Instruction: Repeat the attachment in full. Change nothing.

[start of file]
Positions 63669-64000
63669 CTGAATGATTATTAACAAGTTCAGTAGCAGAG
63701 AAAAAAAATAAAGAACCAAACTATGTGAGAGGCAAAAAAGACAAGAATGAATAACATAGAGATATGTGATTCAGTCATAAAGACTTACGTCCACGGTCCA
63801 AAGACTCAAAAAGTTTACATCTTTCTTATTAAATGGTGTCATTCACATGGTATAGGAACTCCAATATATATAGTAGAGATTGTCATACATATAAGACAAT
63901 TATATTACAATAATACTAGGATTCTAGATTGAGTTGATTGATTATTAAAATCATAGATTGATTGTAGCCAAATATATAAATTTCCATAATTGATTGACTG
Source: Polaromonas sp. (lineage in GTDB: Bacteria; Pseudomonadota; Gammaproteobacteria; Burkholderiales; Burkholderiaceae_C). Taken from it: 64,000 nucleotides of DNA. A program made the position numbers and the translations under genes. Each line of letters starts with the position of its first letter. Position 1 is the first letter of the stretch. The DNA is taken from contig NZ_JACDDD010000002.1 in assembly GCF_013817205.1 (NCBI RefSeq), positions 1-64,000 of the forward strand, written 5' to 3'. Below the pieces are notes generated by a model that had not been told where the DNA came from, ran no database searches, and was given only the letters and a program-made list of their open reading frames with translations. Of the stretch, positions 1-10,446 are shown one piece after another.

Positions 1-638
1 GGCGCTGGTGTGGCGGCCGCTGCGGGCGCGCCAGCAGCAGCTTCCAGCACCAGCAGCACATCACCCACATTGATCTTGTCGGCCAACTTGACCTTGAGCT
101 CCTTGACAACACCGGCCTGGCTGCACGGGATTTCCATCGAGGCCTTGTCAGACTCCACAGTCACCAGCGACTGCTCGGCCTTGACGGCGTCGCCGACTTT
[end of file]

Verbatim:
Positions 63669-64000
63669 CTGAATGATTATTAACAAGTTCAGTAGCAGAG
63701 AAAAAAAATAAAGAACCAAACTATGTGAGAGGCAAAAAAGACAAGAATGAATAACATAGAGATATGTGATTCAGTCATAAAGACTTACGTCCACGGTCCA
63801 AAGACTCAAAAAGTTTACATCTTTCTTATTAAATGGTGTCATTCACATGGTATAGGAACTCCAATATATATAGTAGAGATTGTCATACATATAAGACAAT
63901 TATATTACAATAATACTAGGATTCTAGATTGAGTTGATTGATTATTAAAATCATAGATTGATTGTAGCCAAATATATAAATTTCCATAATTGATTGACTG
Source: Polaromonas sp. (lineage in GTDB: Bacteria; Pseudomonadota; Gammaproteobacteria; Burkholderiales; Burkholderiaceae_C). Taken from it: 64,000 nucleotides of DNA. A program made the position numbers and the translations under genes. Each line of letters starts with the position of its first letter. Position 1 is the first letter of the stretch. The DNA is taken from contig NZ_JACDDD010000002.1 in assembly GCF_013817205.1 (NCBI RefSeq), positions 1-64,000 of the forward strand, written 5' to 3'. Below the pieces are notes generated by a model that had not been told where the DNA came from, ran no database searches, and was given only the letters and a program-made list of their open reading frames with translations. Of the stretch, positions 1-10,446 are shown one piece after another.

Positions 1-638
1 GGCGCTGGTGTGGCGGCCGCTGCGGGCGCGCCAGCAGCAGCTTCCAGCACCAGCAGCACATCACCCACATTGATCTTGTCGGCCAACTTGACCTTGAGCT
101 CCTTGACAACACCGGCCTGGCTGCACGGGATTTCCATCGAGGCCTTGTCAGACTCCACAGTCACCAGCGACTGCTCGGCCTTGACGGCGTCGCCGACTTT